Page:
Critics have, however, accused some musicians of faking their own deaths as publicity stunts to promote their forthcoming projects and at times to release songs themed around death. Although they have vehemently denied the allegations, some, if not all, have, however, been sold out through their poor compositions.

Think of veteran singer Leonard “Zora” Zhakata’s death hoax in 1997 that sent his multitude of fans into grief before he came out on to dispel the rumours of his “untimely departure” on the then Radio 2, now Radio Zimbabwe.

This was, however, followed by the release of his hit song aptly titled Gomba Remarara.

Similarly, multi-award-winning musician Jah Prayzah in 2014 released the song Karunyerekupe amid claims he had died in a car crash on his way to Karoi for a show. After he released the single, Jah Prayzah confirmed to NewsDay Weekender Life & Style then that the song was indeed inspired by the death rumours.

“As artistes, we sing what happens to us and around us as we face a lot of things. Some of these things inspire us. In most cases, everything that happens inspires me to pen a song. I am sure this single will be well received by my fans who were disturbed by the news of my death,” he said then.

“Of all things that we may deem funny, death rumour is nothing close to that. How does one feel if, for instance, my mother was to collapse and die on reception of such news?” he asked rhetorically.

Sungura musician Somandla “Mafia” Ndebele released Nyaradzai following similar death rumours.

A prominent arts promoter, who preferred not to be named, criticised some artistes who “kill” themselves for the love of publicity.

“Sadly, some of these artistes are the ones who create these rumours in order to market their new projects. They must just stop fooling us, how can someone release a song a few hours or days after the death rumours? When would they have penned the song? Well, maybe in a few hours, but then what about the instrumentation?” he quizzed.

Multi-award-winning dancehall artiste Winky D in 2012 and 2014 was again rumoured to have died in a road accident while returning from a show and from food poisoning, respectively. Unlike other musicians, the Ninja president did not release a song related to his death rumours.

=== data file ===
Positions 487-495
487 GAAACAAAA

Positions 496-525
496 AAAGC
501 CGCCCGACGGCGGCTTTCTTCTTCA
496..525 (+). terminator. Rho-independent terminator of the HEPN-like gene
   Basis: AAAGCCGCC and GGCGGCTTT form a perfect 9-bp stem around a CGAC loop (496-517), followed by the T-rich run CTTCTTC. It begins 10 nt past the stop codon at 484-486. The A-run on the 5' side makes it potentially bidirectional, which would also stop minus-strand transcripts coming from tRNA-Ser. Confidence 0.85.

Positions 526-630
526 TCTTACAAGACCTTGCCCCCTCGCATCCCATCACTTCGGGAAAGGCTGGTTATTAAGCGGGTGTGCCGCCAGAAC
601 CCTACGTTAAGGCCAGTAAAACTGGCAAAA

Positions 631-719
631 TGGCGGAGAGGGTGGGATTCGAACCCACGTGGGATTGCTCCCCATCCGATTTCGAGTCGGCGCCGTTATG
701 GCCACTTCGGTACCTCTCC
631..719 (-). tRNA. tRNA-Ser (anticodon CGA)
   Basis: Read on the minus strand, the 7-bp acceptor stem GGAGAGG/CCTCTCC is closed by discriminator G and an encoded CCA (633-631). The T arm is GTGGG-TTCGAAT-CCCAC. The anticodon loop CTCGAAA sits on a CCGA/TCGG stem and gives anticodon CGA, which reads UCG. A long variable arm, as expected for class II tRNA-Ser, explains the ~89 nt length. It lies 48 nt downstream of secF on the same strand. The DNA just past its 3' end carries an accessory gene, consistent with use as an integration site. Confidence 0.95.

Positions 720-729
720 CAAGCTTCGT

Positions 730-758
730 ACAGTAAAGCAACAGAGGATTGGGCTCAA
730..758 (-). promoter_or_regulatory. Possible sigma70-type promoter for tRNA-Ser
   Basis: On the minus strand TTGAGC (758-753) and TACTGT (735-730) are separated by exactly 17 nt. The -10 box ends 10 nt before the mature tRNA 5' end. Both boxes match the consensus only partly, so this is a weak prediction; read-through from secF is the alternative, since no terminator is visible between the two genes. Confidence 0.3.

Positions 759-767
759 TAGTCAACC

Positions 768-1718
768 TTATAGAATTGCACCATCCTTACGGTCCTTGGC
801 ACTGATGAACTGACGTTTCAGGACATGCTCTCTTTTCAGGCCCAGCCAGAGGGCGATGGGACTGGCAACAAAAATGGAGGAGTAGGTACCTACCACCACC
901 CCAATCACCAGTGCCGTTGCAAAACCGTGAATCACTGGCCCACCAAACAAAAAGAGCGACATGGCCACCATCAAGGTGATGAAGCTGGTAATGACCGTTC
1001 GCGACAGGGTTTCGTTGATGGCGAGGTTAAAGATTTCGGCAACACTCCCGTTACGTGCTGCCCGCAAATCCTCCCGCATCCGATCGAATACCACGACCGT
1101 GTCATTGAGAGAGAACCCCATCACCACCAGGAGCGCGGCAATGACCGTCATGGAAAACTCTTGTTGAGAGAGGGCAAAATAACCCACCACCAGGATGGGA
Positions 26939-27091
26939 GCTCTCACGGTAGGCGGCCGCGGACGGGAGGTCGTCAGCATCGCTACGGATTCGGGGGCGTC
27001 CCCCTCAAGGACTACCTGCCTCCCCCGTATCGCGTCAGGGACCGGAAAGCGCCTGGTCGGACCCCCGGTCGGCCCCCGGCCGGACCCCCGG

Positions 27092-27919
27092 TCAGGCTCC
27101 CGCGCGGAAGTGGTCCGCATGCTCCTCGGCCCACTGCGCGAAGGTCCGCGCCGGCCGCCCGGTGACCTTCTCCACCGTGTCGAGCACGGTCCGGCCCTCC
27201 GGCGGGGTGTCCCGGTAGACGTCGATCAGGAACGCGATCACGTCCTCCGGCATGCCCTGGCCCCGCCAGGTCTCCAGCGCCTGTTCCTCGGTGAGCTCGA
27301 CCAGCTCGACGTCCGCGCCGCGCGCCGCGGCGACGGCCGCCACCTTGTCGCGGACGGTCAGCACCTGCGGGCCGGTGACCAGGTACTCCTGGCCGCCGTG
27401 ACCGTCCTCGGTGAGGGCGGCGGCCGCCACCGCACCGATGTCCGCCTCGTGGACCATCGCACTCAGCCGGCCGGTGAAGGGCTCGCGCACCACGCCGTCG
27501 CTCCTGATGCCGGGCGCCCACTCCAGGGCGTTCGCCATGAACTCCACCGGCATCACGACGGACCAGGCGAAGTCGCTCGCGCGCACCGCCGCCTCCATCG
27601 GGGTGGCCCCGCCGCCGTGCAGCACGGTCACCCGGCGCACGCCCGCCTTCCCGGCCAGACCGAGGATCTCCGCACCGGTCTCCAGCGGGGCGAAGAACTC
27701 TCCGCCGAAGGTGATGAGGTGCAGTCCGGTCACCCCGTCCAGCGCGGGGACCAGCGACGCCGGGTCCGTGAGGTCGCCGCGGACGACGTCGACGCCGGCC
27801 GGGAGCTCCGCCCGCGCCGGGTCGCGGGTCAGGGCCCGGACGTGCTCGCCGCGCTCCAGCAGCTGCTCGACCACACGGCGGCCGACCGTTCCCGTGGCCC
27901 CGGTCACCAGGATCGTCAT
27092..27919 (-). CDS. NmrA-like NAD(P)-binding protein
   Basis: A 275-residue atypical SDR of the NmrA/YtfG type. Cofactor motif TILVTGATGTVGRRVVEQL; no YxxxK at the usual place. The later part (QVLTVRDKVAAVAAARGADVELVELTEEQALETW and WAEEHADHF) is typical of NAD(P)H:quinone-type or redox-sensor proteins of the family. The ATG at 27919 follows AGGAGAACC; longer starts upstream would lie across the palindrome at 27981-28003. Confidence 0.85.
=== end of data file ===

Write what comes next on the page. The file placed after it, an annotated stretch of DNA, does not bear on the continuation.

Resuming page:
Famous author Trevor J Blank in his book titled The Last Laugh: Folk Humour, Celebrity Culture, and Mass-Mediated Disasters in the Digital Age argues that the internet drives “an emotional wedge between reality and the seriousness of the content.

“Celebrity deaths just don’t seem as real to us, because as soon as they happen, everyone reacts quickly — and sometimes foolishly — for others to see. Beyond the ‘gotcha’ impact of a celebrity death hoax, its function is actually quite similar to celebrity death humour — by trivialising death,” he writes.

An avid showbiz follower Veronica Chabata also had no kind words for those artistes who “fake” their own deaths.

“This world of showbiz just like any other form of business thrives on marketing, but sadly some of these artistes have been overdoing it to an extent of faking their own deaths. This type of cheap marketing gimmick must be stopped,” she said.

An information technology expert Terrence Mukucha believes the celebrity death hoaxes are being done to drive traffic to some of the emerging online sites, which at the end are monetising.

“Off late, false celebrity deaths are proving to be more common than ever, especially as schemes to drive traffic or gather information on Internet users proves lucrative, reeling in ad revenue for the bogus sites,” he said.

“While the person who is doing it thinks it’s a harmless prank for which they will all be rewarded with traffic and revenue, there is a very big downside to the affected person.” Follow Winstone on Twitter @widzoanto